This blog originally appeared on “A Church for Starving Artists” and is reprinted with permission.
Note: It’s Cindy Bolbach Week in my head, so I’m thinking of her wisdom as we approach the 3rd Sunday in Advent.
We in the Presbyterian Church (USA) call clergy and elders Teaching Elders (clergy) and Ruling Elders (non-clergy). This ticks some people off because they say (and, to be fair, it’s true) that ordinary, non-churchy people have no clue what a “Teaching Elder” is. They know the terms Pastor, Priest, Clergy, Minister (the most misused term), and even Teaching Pastor, but most people don’t know the Greek word for elder, etc.
Nevertheless, we Presbyterians believe that both kinds of elders are equal in calling and this designation (Teaching Elders & Ruling Elders) notes this. This is who we are as Reformed Christians who lift up the priesthood of all believers as one of our Essential Tenets.
My favorite Ruling Elder served as Moderator of the 219th General Assembly of the Presbyterian Church USA. She is brilliant, witty, generous, and without question a minister in the Church of Jesus Christ. She reminds us all that Ruling Elders rule. Which brings me to the ecclesiastical whirlwind known as Advent.
Every parish pastor I know is Very Busy right now. In addition to the usual unrelenting duties of Ordinary Time, Advent piles on the extra worship services, hanging-of-the-greens, pageants, concerts, staff parties, and – like clockwork – more pastoral care needs. From the person who wonders if he should ask his beloved to get married in 2013 to the person who is retiring to the family whose losses are more profound in this season, there is always more pastoral care in these last weeks of the calendar year. All Teaching Elders I know are overwhelmed with holiday ministry.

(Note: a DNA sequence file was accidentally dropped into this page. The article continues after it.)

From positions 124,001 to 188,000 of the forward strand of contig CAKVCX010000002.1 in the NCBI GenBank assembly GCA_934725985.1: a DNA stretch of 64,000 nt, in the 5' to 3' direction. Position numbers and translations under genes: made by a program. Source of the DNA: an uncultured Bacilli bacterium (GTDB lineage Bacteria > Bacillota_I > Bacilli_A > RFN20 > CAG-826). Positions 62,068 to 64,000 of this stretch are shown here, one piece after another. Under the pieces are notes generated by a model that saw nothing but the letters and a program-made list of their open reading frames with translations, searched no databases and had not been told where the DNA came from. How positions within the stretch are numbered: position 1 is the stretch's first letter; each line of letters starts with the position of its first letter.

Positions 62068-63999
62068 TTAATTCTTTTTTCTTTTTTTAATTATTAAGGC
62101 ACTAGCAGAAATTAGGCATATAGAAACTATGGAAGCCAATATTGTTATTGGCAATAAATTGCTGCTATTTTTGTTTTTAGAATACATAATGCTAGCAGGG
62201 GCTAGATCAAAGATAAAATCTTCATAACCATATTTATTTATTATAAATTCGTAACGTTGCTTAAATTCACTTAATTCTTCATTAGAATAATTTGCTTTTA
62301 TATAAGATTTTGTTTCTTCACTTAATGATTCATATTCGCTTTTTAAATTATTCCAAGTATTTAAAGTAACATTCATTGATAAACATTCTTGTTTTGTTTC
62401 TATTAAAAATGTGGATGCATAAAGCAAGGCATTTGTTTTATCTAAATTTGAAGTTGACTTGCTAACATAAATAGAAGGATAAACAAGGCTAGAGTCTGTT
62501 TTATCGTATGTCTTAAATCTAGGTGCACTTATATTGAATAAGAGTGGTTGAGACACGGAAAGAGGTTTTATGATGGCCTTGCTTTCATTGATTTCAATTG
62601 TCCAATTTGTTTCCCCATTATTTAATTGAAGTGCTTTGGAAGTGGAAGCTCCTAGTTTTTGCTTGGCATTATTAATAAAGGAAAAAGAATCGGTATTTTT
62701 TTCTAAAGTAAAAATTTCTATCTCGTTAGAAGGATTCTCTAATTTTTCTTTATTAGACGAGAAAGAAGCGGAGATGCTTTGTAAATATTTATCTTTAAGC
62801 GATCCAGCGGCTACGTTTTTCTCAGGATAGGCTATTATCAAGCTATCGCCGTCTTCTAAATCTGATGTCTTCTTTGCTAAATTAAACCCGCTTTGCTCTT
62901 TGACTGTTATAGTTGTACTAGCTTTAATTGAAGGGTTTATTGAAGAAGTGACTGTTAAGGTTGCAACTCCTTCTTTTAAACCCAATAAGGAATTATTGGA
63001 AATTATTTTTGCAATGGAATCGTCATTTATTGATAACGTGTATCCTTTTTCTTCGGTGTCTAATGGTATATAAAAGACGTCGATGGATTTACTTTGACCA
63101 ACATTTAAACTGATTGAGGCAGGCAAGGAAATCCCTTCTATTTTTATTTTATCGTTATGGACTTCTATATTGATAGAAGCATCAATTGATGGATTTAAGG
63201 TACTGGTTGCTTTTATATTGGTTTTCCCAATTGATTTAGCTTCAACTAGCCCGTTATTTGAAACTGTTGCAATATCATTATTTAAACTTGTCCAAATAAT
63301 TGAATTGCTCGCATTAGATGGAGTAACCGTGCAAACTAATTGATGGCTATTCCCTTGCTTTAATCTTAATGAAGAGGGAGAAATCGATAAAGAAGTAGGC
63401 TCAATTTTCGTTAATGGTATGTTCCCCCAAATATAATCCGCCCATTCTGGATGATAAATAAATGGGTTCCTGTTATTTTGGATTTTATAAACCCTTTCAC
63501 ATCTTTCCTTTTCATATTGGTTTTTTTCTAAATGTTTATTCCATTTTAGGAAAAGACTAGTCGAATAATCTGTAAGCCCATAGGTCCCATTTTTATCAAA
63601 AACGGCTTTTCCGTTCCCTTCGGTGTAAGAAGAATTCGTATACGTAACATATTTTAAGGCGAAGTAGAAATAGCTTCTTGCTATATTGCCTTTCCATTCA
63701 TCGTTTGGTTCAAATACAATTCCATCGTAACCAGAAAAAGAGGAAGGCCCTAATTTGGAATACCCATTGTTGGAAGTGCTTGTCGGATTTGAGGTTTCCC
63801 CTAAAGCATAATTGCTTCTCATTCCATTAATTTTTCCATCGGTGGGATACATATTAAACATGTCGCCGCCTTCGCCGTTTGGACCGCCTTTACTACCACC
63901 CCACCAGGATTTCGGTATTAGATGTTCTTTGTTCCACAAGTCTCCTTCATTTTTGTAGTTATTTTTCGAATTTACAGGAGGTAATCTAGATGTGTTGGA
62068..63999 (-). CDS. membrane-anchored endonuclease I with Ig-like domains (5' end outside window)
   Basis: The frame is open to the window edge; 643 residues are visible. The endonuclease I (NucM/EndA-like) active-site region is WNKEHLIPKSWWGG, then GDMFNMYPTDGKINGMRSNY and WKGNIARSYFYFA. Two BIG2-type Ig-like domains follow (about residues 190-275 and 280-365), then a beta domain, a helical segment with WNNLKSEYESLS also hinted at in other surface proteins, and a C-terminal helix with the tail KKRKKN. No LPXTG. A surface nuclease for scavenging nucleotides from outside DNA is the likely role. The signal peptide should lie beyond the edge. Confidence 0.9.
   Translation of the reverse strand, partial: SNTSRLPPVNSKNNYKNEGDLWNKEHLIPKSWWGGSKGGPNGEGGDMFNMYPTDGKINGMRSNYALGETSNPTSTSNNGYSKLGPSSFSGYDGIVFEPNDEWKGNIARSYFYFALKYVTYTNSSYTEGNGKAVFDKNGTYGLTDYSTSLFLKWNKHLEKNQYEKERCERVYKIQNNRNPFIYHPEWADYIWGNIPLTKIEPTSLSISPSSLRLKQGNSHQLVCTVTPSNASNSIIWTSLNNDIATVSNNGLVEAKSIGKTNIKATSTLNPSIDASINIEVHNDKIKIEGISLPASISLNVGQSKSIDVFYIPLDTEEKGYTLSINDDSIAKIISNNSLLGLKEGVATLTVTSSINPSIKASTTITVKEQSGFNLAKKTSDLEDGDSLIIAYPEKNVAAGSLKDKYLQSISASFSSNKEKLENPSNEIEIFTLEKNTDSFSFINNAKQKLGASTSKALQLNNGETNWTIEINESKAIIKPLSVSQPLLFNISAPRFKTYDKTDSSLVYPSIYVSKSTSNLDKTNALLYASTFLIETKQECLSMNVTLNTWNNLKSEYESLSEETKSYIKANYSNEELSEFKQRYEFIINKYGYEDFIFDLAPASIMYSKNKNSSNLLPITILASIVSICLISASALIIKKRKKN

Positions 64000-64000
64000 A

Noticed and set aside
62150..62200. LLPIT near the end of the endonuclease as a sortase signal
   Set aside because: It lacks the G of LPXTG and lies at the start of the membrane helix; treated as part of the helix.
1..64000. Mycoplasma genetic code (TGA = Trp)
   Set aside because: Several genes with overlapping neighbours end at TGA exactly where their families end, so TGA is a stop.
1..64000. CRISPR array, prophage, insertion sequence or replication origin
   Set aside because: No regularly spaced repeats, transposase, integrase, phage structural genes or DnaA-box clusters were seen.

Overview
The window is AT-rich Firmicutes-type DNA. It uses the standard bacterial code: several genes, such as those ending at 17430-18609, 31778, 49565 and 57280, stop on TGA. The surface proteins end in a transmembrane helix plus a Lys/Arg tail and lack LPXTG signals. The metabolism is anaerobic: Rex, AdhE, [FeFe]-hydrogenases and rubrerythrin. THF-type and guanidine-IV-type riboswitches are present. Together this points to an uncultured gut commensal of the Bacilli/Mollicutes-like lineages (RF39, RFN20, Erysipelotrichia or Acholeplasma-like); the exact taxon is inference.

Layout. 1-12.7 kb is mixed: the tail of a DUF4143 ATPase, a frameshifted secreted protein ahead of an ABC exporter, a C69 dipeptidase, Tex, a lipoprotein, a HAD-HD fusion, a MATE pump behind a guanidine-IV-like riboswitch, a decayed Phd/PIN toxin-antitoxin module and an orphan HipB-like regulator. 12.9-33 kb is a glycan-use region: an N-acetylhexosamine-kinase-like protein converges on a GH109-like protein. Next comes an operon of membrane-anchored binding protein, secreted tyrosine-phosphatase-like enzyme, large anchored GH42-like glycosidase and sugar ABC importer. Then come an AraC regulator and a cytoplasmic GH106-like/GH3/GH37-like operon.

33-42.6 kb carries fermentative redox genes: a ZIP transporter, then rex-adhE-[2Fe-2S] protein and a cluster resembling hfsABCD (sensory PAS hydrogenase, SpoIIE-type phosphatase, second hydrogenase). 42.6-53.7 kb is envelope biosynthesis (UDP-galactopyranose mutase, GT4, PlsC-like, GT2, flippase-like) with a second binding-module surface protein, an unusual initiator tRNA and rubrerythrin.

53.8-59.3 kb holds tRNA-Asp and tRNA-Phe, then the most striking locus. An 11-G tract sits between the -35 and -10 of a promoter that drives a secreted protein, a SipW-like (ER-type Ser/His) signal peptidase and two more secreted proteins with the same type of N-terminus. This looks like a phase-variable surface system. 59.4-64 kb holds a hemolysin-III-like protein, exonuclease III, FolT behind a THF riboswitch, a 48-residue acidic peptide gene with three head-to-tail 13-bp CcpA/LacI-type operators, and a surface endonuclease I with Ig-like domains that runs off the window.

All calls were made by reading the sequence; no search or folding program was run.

So, here’s my question:
How many Ruling Elders – who are obviously also leaders in these busy days in the life of a church – are also finding their ministerial responsibilities increased? I have the sense that many of our elders are not particularly busy leading their congregations. Sure, they have responsibilities like decorating and preparing for family events. But I wonder why Teaching Elders are the only ones who feel like this season gives them more ministerial duties. What would happen if Ruling Elders took some of these tasks because . . . they are Ruling Elders and it’s their job?
What if our ruling elders were equipped to:
Visit the sick without feeling less official than a Teaching Elder who visits the sick?
Teach Advent classes because they were confident in their own theological chops?
Coordinate one of the extra worship services because the Teaching Elder relinquished that responsibility knowing that the Ruling Elders can do this well?
Advent doesn’t have to be a vortex of craziness for clergy – and aren’t we missing the point if we insist on it being a crazy season? In Reformed Churches, at least, Elders Rule. Let’s lead our congregations in preparing for the Coming of the Lord together.